Designing the latest Canon tech

Exclusive insights and behind-the-scenes details from members of Canon's design teams.

Product design, Apple's late CEO Steve Jobs once said, "is not just what it looks like and feels like. Design is how it works." Features and controls, the interface and even the underlying technologies are all design decisions, as much as aesthetics and appearance are. In great products, form and function are inseparable.

Canon is an acclaimed leader in camera design innovation. Canon's developers and engineers continue to embrace new possibilities in the fields of optics, electronics and mechanics, reimagining camera concepts and delivering major technological advancements. Here we look at the design principles and tech behind some of the latest Canon kit and share some fascinating behind-the-scenes details from Canon's design and development teams, from the big ideas behind groundbreaking cameras to the significant little details in lens design.

Pencils and a pen lie on a sheet of design concept sketches of Canon EOS 5D cameras.

Canon builds on photographers' feedback when designing new cameras, concentrating on the EOS ethos of "Fast, Comfortable, High image quality". However, there are some fundamental differences in tech and design philosophies between DLSRs like the EOS 5D series and the full-frame mirrorless EOS R System cameras.

A Canon EOS R5 with a number of mockups behind it, some consisting of only the grip part of the camera.

Every aspect of the physical build of a new Canon camera goes through stringent assessment procedures. Dozens of mock-ups are made to test and verify the comfort and operability of every design idea.

1. The EOS R System is about optical design, not about going mirrorless

The full-frame mirrorless EOS R System is groundbreaking but, for Canon's engineers, the goal was not simply designing a new range of mirrorless cameras. The impetus was instead the development of even higher-performance lenses – "Reimagining Optical Excellence". From this objective came the internal codename Project R, which in turn led to the name EOS R. From an engineering standpoint, a mirrorless system made sense because it means designers can concentrate on optical excellence without the constraints of accommodating a reflex mirror within the camera body, between the lens and the sensor, which among other things requires more complex optical engineering to make the lens focus light at the right point. Eliminating all this frees designers to create sensational new lenses that work at the optimum distance from the sensor.

2. It's not about downsizing

Some might say the main advantage of mirrorless cameras is that they're smaller and more lightweight than DSLRs. That can certainly be a bonus, but it wasn't the driving force behind the EOS R System, as it was for example in the design of the EOS 100D in 2013, reveals Canon Inc.'s Chief Designer Hironori Oishi. Instead, the key decision was the design of the RF Mount, which has a wide throat (54mm internal diameter) similar to the EF mount but a much shorter flange distance from the mount to the sensor (20mm – less than half the distance in a full-frame EOS DSLR).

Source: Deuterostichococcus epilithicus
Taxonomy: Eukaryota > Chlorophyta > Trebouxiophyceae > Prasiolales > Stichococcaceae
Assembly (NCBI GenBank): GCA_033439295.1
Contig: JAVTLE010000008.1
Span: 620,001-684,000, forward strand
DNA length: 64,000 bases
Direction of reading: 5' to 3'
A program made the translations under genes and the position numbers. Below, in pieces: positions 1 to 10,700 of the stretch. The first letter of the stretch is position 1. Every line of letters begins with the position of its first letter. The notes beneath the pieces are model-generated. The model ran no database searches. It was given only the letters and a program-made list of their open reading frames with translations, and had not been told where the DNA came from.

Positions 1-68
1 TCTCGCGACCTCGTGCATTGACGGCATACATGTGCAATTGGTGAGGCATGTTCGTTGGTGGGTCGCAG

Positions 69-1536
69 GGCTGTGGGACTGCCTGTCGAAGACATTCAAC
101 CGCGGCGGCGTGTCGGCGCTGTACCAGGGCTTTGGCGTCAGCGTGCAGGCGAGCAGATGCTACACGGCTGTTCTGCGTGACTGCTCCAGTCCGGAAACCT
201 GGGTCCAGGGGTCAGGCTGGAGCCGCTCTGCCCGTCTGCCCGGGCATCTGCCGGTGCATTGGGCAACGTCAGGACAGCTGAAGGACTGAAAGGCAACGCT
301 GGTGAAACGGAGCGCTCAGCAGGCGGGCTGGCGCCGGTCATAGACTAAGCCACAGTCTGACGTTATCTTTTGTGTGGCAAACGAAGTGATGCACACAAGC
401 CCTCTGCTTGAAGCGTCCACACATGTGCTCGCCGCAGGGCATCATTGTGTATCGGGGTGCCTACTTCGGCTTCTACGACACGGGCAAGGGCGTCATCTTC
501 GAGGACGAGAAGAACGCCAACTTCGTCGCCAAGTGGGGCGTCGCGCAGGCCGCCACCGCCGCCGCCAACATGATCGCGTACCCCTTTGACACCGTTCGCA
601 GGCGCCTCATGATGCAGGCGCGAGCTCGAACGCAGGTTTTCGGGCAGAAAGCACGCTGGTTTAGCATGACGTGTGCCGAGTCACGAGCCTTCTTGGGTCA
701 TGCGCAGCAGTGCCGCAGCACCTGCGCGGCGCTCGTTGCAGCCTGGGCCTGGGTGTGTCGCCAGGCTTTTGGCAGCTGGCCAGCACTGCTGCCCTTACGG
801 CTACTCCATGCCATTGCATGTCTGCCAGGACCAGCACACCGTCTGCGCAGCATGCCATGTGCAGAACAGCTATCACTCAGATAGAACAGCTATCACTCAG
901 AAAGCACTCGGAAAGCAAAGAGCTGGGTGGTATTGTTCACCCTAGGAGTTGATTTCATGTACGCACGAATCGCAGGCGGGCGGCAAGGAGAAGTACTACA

Not only is the RF Mount at the heart of the optical design, but the entire system is built around it – the designers called it "Mount Core Design". So the dimensions of the RF Mount determine, for example, the diameter of the base of each RF lens, but the designers took pains "to ensure that there is a space where your fingers can fit regardless of which lens is attached," Mr Oishi says. In fact, the smaller size presented significant design challenges, he explains. "It was difficult to make handling and operating the more compact body feel comparable to conventional models." Consequently, "we carefully examined the layout, size and shape of each component."

A Canon EOS R5 surrounded by numerous components used in its construction.

In the EOS R series cameras, Canon's "Mount Core Design" concept means everything is built around the revolutionary RF Mount. The high-precision build of the EOS R5 shown here makes extensive use of magnesium alloy for strength, rigidity and lightness, as well as for its heat-dissipating properties.

Canon Inc. Chief Designer Hironori Oishi.

Canon Inc. Chief Designer Hironori Oishi.

3. It's not just about pushing the boundaries

Even when focusing on innovation and introducing new technologies, Canon's designers were mindful of the needs and expectations of existing users. "We always look to the future, but it can never be separated from history and tradition," says Mr Oishi. "It is very important that users can enjoy evolution without feeling uncomfortable." So in fact the design process doesn't begin with the new tech but with researching and understanding the user, and design ideas are continually tested for usability. Even a camera as radically innovative as the EOS R5 builds on the familiar EOS control and menu system, so that users can apply the shooting know-how they already have.